This week, I’m doing something I’ve never done. I’m off on a personal writing retreat, to create my liminal space.
In anthropology, liminality is a transient, ambiguous state between two rituals, such as those between childhood and adulthood. An Aboriginal adolescent would have been sent out into the outback for ‘walkabout’, before he returned to be welcomed back into his tribe as an adult.
More recently still, it’s been used to describe societies going through transition or particular challenge. It’s a time associated with destruction of some kind, or chaos. But it’s temporary. And it leads to transformation and the creation of something new.
We create in a liminal space
This is exactly what we do when we create or innovate. Nearly all creative acts take space in a private space, away from observation and judgement. The performance theorist Richard Schechner writes about theatre taking place in a liminal space, between the actor’s preparation time and their return to the world, and where transition between the stages need to be consciously and carefully managed. The theatre becomes a space where time bends, and in the audience we talk about being ‘carried away’. We’re likely to experience something similar when we’re deeply engaged in creative work that fascinates us: all sense of time and even self can fall away when we’re fully involved.
Intuitively, we all create our spaces. Artists have their studios, writers their sheds, or the anonymous space behind their laptop in a coffee shop. Even the most collaborative acts of creation take place in a dedicated area, from which outsiders are often excluded: the rehearsal studio, the ad agency creative offices, the research community based round the lab.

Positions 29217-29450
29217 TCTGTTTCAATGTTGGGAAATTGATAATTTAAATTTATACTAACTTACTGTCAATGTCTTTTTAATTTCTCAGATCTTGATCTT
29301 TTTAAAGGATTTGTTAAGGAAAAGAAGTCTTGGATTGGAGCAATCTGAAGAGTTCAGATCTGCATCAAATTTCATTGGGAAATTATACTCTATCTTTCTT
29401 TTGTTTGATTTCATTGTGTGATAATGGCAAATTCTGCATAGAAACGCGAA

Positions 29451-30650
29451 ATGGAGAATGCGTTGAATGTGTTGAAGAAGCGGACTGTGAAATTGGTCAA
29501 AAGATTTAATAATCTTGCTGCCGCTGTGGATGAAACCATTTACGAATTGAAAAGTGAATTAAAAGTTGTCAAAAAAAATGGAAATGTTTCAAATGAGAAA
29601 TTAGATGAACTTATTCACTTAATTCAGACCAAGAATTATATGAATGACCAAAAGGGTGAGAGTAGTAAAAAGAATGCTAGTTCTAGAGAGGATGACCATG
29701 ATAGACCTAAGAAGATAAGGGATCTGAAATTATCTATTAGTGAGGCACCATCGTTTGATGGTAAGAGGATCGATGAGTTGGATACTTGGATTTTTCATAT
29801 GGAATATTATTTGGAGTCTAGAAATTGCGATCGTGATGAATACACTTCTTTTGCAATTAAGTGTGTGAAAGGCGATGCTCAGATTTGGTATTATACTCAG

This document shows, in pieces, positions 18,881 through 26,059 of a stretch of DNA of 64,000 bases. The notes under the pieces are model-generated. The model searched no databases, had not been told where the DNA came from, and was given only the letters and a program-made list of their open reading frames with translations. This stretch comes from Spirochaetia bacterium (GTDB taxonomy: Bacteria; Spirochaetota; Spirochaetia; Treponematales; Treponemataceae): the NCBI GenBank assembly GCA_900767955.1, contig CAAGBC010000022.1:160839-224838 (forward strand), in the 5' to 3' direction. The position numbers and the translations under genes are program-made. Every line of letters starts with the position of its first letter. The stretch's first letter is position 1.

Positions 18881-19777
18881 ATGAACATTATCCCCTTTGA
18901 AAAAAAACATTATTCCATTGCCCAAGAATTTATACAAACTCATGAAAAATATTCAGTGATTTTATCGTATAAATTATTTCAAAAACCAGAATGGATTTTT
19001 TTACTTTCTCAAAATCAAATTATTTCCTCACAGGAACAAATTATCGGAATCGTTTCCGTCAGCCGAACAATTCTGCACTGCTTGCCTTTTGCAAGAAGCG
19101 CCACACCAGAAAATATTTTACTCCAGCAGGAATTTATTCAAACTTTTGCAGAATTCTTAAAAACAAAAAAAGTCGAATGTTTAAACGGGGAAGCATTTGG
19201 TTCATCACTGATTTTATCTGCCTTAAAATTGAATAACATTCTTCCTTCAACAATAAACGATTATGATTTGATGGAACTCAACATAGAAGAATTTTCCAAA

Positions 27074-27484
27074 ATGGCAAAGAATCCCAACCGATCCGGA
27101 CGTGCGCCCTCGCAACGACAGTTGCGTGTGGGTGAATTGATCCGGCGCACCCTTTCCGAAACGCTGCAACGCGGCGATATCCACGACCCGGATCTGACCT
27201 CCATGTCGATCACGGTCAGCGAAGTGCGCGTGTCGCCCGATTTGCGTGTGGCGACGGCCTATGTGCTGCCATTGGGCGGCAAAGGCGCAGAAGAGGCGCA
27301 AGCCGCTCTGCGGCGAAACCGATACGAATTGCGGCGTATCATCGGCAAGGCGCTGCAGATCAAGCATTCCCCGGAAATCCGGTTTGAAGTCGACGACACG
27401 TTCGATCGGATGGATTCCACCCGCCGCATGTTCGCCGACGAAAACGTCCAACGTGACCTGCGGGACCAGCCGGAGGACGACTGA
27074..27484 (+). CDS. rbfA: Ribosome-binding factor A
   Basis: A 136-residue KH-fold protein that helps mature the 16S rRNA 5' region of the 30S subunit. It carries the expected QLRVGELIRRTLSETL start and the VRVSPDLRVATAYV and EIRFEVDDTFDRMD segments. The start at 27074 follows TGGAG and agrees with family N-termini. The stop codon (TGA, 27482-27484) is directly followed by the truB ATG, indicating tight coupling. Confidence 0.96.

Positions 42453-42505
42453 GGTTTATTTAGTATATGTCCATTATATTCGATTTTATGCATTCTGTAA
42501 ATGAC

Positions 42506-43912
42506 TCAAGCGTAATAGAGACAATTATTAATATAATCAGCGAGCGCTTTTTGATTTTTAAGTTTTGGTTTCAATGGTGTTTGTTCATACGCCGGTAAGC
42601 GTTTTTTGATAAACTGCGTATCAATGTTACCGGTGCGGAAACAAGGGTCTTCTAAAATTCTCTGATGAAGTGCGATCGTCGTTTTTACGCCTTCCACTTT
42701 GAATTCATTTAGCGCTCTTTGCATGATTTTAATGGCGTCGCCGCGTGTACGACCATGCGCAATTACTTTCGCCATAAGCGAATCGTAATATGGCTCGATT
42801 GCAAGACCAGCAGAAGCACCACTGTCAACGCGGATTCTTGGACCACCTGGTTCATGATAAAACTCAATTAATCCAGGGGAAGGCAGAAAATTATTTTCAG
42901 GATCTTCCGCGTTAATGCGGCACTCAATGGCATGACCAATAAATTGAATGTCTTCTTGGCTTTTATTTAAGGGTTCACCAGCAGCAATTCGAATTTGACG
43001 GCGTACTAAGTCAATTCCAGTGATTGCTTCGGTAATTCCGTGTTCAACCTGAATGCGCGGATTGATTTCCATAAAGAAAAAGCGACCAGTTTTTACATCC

Essentially, creation starts in our heads, and that’s the most private, liminal, secret place of all.
Creation means transformation
And what are we doing there? We’re creating order out of chaos. We’re destroying, sometimes: breaking down old ways of doing things, expectations, or our own beliefs about ourselves. Creating is deeply personal and often risky, and it almost always demands that we make ourselves vulnerable. We’re experimenting and learning. Essentially, we’re trying to transform something: to make an idea into a state it can be used or understood by someone else.
My liminal space, then, feels a little daunting, a little overwhelming. But that’s as it should be. It’s also full of promise.
Biscuits, tea, laptop. And go.